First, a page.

Now, scaling the app would be just a few clicks or commands away. Also, the service needs to be connected to the message board, the trigger threshold needs to be set and an alerting implemented.

Thanks for reading

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Further reading

Machine Learning A-Z™: Hands-On Python & R In Data Science

Python for Data Science and Machine Learning Bootcamp

Machine Learning, Data Science and Deep Learning with Python

Deep Learning A-Z™: Hands-On Artificial Neural Networks

Artificial Intelligence A-Z™: Learn How To Build An AI

A Complete Machine Learning Project Walk-Through in Python

Machine Learning: how to go from Zero to Hero

Top 18 Machine Learning Platforms For Developers

10 Amazing Articles On Python Programming And Machine Learning

100+ Basic Machine Learning Interview Questions and Answers

#python #machine-learning #data-science

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Creating and Deploying a Python Machine Learning Service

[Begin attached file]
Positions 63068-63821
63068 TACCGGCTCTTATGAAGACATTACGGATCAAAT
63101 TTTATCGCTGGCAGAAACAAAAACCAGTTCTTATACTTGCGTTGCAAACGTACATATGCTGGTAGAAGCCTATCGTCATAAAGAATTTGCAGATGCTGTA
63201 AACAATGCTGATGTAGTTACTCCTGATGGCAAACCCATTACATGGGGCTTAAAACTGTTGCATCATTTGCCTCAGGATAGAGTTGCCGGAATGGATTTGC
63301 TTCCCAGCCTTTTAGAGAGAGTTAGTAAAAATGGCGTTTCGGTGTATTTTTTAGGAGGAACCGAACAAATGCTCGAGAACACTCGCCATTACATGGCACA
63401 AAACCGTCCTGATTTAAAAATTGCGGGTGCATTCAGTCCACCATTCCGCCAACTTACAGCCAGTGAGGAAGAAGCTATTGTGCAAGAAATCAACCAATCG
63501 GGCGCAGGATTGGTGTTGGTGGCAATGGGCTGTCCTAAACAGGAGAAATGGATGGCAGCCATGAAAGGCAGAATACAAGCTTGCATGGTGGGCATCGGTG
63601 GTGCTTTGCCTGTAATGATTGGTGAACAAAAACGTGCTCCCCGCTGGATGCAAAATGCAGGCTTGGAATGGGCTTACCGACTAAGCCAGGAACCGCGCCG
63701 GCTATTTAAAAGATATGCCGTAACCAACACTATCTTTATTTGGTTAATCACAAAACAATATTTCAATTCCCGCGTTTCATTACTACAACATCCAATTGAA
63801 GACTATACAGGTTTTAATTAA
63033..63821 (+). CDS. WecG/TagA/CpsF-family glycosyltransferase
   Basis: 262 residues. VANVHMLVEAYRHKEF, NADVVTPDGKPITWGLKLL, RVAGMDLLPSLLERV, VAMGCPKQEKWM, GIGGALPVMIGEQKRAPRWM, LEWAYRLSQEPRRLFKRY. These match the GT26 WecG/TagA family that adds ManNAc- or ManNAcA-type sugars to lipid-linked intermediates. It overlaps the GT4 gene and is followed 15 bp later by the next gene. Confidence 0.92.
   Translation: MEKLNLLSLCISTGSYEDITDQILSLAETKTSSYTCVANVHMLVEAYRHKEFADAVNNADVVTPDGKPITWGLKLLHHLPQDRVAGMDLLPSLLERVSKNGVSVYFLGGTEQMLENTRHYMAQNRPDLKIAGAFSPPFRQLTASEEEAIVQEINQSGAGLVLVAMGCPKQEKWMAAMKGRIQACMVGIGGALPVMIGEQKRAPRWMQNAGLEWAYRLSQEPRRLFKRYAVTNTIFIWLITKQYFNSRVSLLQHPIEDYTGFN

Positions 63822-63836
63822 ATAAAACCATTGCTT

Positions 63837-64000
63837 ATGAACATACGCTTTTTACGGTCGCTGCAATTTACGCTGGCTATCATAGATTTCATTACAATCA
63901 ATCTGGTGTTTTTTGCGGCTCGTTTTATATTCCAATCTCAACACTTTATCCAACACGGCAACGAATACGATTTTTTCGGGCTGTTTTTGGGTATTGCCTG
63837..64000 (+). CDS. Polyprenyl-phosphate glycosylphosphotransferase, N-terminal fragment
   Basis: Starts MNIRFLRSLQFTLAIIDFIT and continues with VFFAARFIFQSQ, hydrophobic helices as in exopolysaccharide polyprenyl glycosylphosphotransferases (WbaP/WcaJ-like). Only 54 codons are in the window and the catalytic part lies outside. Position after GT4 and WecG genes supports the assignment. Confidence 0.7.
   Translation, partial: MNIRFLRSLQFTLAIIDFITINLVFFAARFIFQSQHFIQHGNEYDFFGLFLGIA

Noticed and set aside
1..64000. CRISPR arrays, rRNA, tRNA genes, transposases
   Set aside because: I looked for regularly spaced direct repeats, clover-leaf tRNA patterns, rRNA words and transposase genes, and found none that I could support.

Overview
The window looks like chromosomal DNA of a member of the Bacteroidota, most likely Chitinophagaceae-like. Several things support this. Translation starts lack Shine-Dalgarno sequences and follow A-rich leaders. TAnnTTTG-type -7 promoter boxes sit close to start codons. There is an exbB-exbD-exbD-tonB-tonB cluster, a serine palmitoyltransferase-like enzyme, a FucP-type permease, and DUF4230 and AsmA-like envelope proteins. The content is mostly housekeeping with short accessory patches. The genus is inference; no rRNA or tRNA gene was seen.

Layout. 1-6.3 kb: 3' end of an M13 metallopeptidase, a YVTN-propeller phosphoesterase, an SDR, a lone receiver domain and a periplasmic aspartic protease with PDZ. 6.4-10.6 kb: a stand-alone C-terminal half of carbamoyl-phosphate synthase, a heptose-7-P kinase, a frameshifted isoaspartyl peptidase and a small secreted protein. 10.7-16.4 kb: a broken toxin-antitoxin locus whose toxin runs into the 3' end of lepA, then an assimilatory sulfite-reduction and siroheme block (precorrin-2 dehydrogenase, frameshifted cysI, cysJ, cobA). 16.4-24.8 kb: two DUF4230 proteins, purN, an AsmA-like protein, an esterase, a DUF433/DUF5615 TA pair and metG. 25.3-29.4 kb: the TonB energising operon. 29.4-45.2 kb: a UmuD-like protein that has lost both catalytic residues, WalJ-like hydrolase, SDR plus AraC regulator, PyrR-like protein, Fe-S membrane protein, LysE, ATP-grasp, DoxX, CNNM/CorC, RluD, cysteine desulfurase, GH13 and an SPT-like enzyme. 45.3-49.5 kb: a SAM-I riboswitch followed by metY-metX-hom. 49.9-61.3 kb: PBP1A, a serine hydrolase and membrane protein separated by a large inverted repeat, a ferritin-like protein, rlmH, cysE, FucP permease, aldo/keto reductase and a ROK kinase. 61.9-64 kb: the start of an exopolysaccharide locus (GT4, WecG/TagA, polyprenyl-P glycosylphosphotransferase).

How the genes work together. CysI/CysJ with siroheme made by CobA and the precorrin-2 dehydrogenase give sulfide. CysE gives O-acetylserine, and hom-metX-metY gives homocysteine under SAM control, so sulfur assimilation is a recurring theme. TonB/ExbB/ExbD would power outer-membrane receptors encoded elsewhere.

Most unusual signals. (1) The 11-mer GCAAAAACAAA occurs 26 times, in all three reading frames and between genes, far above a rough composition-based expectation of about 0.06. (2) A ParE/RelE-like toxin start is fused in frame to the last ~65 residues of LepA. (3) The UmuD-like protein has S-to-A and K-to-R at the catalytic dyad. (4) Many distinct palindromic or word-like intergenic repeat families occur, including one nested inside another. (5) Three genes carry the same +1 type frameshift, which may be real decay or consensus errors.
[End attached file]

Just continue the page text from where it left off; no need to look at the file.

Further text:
Ray  Patel

Ray Patel


Python Packages in SQL Server – Get Started with SQL Server Machine Learning Services


When installing Machine Learning Services in SQL Server by default few Python Packages are installed. In this article, we will have a look on how to get those installed python package information.

Python Packages

When we choose Python as Machine Learning Service during installation, the following packages are installed in SQL Server,

  • revoscalepy – This Microsoft Python package is used for remote compute contexts, streaming, parallel execution of rx functions for data import and transformation, modeling, visualization, and analysis.
  • microsoftml – This is another Microsoft Python package which adds machine learning algorithms in Python.
  • Anaconda 4.2 – Anaconda is an opensource Python package

#machine learning #sql server #executing python in sql server #machine learning using python #machine learning with sql server #ml in sql server using python #python in sql server ml #python packages #python packages for machine learning services #sql server machine learning services

Easter  Deckow

Easter Deckow


PyTumblr: A Python Tumblr API v2 Client



Install via pip:

$ pip install pytumblr

Install from source:

$ git clone
$ cd pytumblr
$ python install


Create a client

A pytumblr.TumblrRestClient is the object you'll make all of your calls to the Tumblr API through. Creating one is this easy:

client = pytumblr.TumblrRestClient(
) # Grabs the current user information

Two easy ways to get your credentials to are:

  1. The built-in tool (if you already have a consumer key & secret)